By the time students enter college, most have learned to accept things the “way they are” and to “just get on with things.” This is a big disservice. Why? Because one must believe there are other options available before recognizing them – and other times, alternative options must be proactively created.
In grade school obedient, subservient students get rewarded with glowing teacher reviews; in university, however, the creative students benefit most. These benefits may come not as raving teacher reviews (and may actually aggravate some the more orthodox professors), but rather less busy-work and/or more engaging assignments.
Through college I made a habit of questioning nearly everything. This was always done respectfully, and I never intended to disrupt class, only to better understand why things were done and to reveal possible alternatives that were more appropriate for my educational needs.
The reality is, not every assignment benefits each student in the same way (hence mass education), so I figured I’d at least try to seek something that did. This led to some very minor disputes with professors at times, but in the end, it kept classes interesting and content relevant. I was actually surprised to see how many times fellow students approached me after class with appreciation for my willingness to probe concepts, assignments, and requests that did not initially appear logical.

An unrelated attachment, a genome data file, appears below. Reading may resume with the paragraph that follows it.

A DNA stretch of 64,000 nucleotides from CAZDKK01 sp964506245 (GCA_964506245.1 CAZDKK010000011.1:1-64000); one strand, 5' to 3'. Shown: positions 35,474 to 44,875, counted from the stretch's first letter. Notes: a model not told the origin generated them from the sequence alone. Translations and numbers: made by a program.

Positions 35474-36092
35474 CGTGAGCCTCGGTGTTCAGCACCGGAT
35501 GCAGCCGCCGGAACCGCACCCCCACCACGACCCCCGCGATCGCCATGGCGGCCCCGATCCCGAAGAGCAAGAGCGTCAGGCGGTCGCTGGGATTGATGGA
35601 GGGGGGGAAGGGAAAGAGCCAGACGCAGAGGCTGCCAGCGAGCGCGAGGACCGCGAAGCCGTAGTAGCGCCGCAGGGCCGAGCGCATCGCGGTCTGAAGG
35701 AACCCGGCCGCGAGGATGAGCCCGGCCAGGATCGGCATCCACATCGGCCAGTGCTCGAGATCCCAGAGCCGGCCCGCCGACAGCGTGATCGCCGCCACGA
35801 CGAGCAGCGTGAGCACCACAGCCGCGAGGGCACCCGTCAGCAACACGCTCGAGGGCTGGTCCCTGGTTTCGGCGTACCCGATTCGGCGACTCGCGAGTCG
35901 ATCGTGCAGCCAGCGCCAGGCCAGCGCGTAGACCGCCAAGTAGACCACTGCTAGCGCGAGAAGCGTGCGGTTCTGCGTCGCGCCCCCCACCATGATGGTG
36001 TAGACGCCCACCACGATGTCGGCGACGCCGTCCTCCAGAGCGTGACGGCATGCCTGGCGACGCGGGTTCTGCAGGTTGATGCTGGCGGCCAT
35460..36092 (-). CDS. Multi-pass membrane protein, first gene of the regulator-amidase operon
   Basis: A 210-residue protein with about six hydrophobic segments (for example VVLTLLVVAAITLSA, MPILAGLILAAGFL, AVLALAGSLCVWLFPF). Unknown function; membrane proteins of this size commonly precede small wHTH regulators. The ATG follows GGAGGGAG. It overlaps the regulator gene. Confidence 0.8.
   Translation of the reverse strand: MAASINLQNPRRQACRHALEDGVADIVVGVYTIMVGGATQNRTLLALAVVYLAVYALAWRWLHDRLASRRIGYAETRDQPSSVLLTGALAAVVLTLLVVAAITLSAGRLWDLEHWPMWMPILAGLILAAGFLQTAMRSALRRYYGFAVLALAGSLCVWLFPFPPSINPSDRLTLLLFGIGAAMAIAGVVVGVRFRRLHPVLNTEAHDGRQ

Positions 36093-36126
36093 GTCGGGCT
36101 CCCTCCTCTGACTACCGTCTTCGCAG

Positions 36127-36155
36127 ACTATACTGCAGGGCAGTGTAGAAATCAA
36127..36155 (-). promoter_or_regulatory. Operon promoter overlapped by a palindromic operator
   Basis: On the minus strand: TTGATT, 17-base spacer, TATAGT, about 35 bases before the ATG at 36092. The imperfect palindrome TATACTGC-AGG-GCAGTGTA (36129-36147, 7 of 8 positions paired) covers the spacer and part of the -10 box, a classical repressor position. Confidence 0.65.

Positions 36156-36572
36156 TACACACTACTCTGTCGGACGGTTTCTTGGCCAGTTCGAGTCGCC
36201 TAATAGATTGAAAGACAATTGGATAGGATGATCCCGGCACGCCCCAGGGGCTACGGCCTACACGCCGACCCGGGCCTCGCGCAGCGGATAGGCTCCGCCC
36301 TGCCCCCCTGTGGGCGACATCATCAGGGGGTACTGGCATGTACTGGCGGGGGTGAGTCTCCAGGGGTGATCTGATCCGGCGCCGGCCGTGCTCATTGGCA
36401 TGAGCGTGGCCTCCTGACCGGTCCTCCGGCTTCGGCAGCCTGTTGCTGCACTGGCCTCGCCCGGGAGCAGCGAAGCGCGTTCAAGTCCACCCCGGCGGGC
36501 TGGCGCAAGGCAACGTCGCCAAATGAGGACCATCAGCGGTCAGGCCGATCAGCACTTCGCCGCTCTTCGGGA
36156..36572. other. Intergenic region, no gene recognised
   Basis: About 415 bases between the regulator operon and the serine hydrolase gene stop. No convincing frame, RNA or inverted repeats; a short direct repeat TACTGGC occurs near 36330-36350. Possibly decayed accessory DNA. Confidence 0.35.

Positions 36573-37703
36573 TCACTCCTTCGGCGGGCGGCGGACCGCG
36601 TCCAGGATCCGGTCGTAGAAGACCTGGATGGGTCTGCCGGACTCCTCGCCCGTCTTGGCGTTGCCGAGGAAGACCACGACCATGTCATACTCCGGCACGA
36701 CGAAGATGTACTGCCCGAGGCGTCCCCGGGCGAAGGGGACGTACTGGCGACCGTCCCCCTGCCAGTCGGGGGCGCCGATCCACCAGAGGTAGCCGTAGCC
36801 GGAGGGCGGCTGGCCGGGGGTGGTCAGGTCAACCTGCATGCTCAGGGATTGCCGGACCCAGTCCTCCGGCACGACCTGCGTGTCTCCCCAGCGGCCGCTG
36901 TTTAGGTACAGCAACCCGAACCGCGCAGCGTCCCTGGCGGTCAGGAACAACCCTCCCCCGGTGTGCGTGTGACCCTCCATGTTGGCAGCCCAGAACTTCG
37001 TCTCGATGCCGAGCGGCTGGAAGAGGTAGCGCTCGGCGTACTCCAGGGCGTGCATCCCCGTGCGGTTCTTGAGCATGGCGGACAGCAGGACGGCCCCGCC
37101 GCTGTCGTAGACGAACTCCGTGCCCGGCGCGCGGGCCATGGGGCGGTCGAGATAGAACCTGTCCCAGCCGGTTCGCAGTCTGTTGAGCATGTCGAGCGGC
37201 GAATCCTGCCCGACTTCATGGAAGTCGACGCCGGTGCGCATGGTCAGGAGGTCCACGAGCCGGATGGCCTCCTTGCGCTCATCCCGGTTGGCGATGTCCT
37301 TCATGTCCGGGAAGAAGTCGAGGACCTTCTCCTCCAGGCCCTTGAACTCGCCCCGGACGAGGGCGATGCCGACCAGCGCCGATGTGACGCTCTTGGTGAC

As TUL reader, Yuriy, commented on Part 1, “I avoided doing a big finance project (I hate finance and will avoid it in my career) and was permitted to work on a business plan instead. Simply put, one can get the most out of their class if they try and negotiate with the teacher.”
Yuriy describes this point very well. Negotiation expert, Dr. Chester L. Karrass also shares a good perspective on the topic: “You don’t get what you deserve, you get what you negotiate.” Many things in college (and life) are more flexible than we believe – especially for those bold enough to poke, prod, and propose alternatives.
7) Choose your battles wisely, but fully embrace the ones you choose to fight.